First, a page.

Photo by Brad Slaughter
Small sprawling annual forb (10-30 cm) of forested floodplains and ravines; leaves dissected and often glaucous; flowers pale yellow with a short spur.
Status and Rank
- State Status: T
- State Rank: S2
- Global Rank: G5
|County Name||Number of Occurrences||Year Last Observed|
Updated 1/31/2017. Information is summarized from MNFI's database of rare species and community occurrences. Data may not reflect true distribution since much of the state has not been thoroughly surveyed.
Occurs in floodplain forests and mesic hardwood forests in southwestern Lower Michigan. The majority of occurrences are known from degraded, successional dry-mesic southern forest in south-central Lower Michigan, where the species is typically associated with the non-native black locust.
Natural Community Types
For each species, lists of natural communities were derived from review of the nearly 6,500 element occurrences in the MNFI database, in addition to herbarium label data for some taxa. In most cases, at least one specimen record exists for each listed natural community. For certain taxa, especially poorly collected or extirpated species of prairie and savanna habitats, natural community lists were derived from inferences from collection sites and habitat preferences in immediately adjacent states (particularly Indiana and Illinois). Natural communities are not listed for those species documented only from altered or ruderal habitats in Michigan, especially for taxa that occur in a variety of habitats outside of the state.
Natural communities are not listed in order of frequency of occurrence, but are rather derived from the full set of natural communities, organized by Ecological Group. In many cases, the general habitat descriptions should provide greater clarity and direction to the surveyor. In future versions of the Rare Species Explorer, we hope to incorporate natural community fidelity ranks for each taxon.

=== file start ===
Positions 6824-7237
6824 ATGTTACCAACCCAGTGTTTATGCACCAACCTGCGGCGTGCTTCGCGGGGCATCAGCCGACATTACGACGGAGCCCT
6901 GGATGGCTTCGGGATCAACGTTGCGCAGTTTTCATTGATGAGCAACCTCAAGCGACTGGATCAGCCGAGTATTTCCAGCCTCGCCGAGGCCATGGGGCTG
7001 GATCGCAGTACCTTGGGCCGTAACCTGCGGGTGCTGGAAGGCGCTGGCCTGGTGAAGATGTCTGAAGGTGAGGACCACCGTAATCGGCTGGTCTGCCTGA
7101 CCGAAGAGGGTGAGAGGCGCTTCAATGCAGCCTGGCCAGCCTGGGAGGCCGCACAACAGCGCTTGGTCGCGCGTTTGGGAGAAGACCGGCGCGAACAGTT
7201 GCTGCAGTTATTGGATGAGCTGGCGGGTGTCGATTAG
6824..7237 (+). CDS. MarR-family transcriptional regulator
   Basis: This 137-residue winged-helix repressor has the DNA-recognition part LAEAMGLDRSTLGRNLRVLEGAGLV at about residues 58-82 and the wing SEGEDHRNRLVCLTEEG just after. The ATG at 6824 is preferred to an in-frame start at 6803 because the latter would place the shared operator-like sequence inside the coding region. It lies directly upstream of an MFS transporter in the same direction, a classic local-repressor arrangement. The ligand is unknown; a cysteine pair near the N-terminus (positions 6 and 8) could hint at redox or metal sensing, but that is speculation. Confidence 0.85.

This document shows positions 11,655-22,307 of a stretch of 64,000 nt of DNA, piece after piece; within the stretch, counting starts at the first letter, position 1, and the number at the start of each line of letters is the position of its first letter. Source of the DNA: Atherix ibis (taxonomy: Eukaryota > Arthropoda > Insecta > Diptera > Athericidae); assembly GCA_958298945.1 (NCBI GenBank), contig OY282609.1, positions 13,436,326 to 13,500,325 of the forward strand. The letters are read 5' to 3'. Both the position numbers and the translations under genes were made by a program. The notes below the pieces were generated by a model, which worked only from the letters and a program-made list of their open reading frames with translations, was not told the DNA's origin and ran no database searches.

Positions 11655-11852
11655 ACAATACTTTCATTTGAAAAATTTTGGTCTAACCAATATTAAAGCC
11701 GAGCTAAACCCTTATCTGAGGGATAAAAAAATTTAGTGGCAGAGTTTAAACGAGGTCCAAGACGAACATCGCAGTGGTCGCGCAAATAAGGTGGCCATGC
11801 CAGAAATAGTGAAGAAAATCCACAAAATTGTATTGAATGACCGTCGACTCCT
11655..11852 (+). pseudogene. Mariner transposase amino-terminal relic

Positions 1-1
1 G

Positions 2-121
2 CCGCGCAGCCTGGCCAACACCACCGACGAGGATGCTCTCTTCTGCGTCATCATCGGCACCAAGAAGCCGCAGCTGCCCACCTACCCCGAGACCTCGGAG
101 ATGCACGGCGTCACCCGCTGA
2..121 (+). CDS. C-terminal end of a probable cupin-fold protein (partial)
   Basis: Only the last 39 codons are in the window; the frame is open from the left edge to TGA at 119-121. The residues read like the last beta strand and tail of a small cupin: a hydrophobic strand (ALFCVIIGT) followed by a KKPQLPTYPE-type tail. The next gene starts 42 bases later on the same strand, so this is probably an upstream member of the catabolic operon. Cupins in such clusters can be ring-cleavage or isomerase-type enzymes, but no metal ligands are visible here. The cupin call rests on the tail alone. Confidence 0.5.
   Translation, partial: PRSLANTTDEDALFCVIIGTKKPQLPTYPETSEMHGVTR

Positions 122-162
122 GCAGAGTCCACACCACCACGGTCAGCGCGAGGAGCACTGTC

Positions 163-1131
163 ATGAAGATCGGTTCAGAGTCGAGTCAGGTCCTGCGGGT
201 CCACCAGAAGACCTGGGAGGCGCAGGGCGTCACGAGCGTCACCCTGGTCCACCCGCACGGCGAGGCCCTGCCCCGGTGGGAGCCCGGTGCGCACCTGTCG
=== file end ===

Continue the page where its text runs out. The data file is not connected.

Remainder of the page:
Feel free to send questions and comments to Brad Slaughter at firstname.lastname@example.org.
In floodplain forests, it grows with such species as silver maple, green ash, red maple, black walnut, hackberry, black maple, Ohio buckeye, box elder, black ash, black willow, cottonwood, swamp white oak, sycamore, spice bush, redbud, paw paw, Kentucky coffee tree, red mulberry, Virginia blue-bells, common trillium, red trillium, stinging nettle, poison ivy, moneywort, Canada moonseed, wild ginger, skunk cabbage, honewort, kidney-leaved buttercup, false mermaid, rough bedstraw, mayapple, blue eyed Mary, and Canada goldenrod. In degraded dry-mesic southern forests, the species is associated with black maple, red maple, sugar maple, garlic mustard, green ash, annual bedstraw, white avens, black walnut, hairy sweet-cicely, smooth sweet-cicely, pellitory, clearweed, Canada bluegrass, black cherry, choke cherry, white oak, red oak, black oak, prickly gooseberry, common blackberry, black raspberry, dewberry, sassafras, common chickweed, and poison-ivy.
Little is known of the management regime necessary to maintain this species. This species germinates in the late summer and fall, then overwinters and blooms in early spring (noted as a winter annual).
General Survey Guidelines
Random meander search covers areas that appear likely to have rare taxa, based on habitat and the judgment of the investigator.
- Meander search
Survey Period: From fourth week of March to first week of May
More InformationSee MNFI Species Abstract
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- Swink, F. and G. Wilhelm. 1994. Plants of the Chicago Region, 4th ed. Indiana Academy of Science, Indianapolis. 921pp.
- Voss, E. G. 1985. Michigan Flora. Part II. Dicots (Saururaceae-Cornaceae). Bulletin of the Cranbrook Institute of Science and University of Michigan Herbarium. 724pp.